Cells were seeded (95,000 cells/cm2) in PLO/fibronectin/laminin coated 24-well plates and cultured under standard cMINC conditions with 600 µl medium/well. After 2 days in culture, treatment was initiated. Four hours before quantification of the assay endpoint, donor cells were labeled. For this, cells kept in parallel under control conditions were stained for 30 min with calcein-AM (533 nM final conc.; Sigma). After two washing steps with pre-warmed PBS, 150 µl HyClone HyQTase (GE Healthcare Life Sciences) was added for 20–30 min at 37 °C to detach the cells. Then, cells were washed [medium (450 µl) was added, cells were centrifuged and supernatants were removed], followed by resuspension in 600 µl of fresh medium. An aliquot (6 µl + 54 µl fresh medium) of this donor population was added to each well with acceptor cells (i.e., various treatment conditions). Under these conditions, the donor:acceptor ratio was about 1:100. Dye-transfer was allowed to occur for a total of 3 h. During the last 30 min, 1 µg/ml H-33342 was added, to label cell nuclei. Imaging was performed on a high-content imaging microscope (Cellomics ArrayScanVTI, Thermo Fischer) equipped with a Hamamatsu ORCA-ER camera of 1024 × 1024 pixel resolution run at 2 × 2 binning mode. Of each well, 49 fields were imaged using a 5× lens.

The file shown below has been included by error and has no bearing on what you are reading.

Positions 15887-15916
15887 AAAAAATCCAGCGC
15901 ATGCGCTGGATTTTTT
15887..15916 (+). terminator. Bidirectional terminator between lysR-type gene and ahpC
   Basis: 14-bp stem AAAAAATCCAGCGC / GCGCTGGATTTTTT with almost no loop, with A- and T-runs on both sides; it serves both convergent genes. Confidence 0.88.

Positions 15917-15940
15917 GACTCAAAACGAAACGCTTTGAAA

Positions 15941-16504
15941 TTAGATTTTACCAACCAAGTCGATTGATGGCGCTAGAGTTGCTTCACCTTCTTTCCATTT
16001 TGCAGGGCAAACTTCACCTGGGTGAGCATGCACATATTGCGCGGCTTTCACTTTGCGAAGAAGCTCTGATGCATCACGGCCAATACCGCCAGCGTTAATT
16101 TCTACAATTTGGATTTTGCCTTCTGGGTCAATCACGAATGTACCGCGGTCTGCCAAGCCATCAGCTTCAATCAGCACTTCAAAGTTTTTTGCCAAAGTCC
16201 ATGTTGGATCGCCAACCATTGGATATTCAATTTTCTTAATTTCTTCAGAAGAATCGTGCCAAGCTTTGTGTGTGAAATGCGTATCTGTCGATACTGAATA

The obtained images were exported to TIF format and analyzed using R (R Core Team 2015) and the package ‘EBImage’ (Pau et al. 2010). In a first step, the calcein image was normalized, background and gamma corrected. Donor and acceptor cells were defined based on pixel brightness. A watershed algorithm defined the regions with (parachuted) donor cells and their acceptor area as objects. Objects with donor cells < 60 or > 500 px or with an acceptor area > 3000 px or too low nuclei density (based on the H-33342 channel) were excluded. From the remaining valid objects, the ratio of the area (in px) of acceptor cells and the corresponding donor cell was calculated and compared between treatments. To this end, the values of all untreated controls (usually three wells with 49 pictures each) were pooled and the median calculated. For each treatment well, the percentage of ratios greater than the median of the untreated control was calculated and normalized to the untreated control. Data displayed are from three biological experiments with > 100 valid objects per experiment.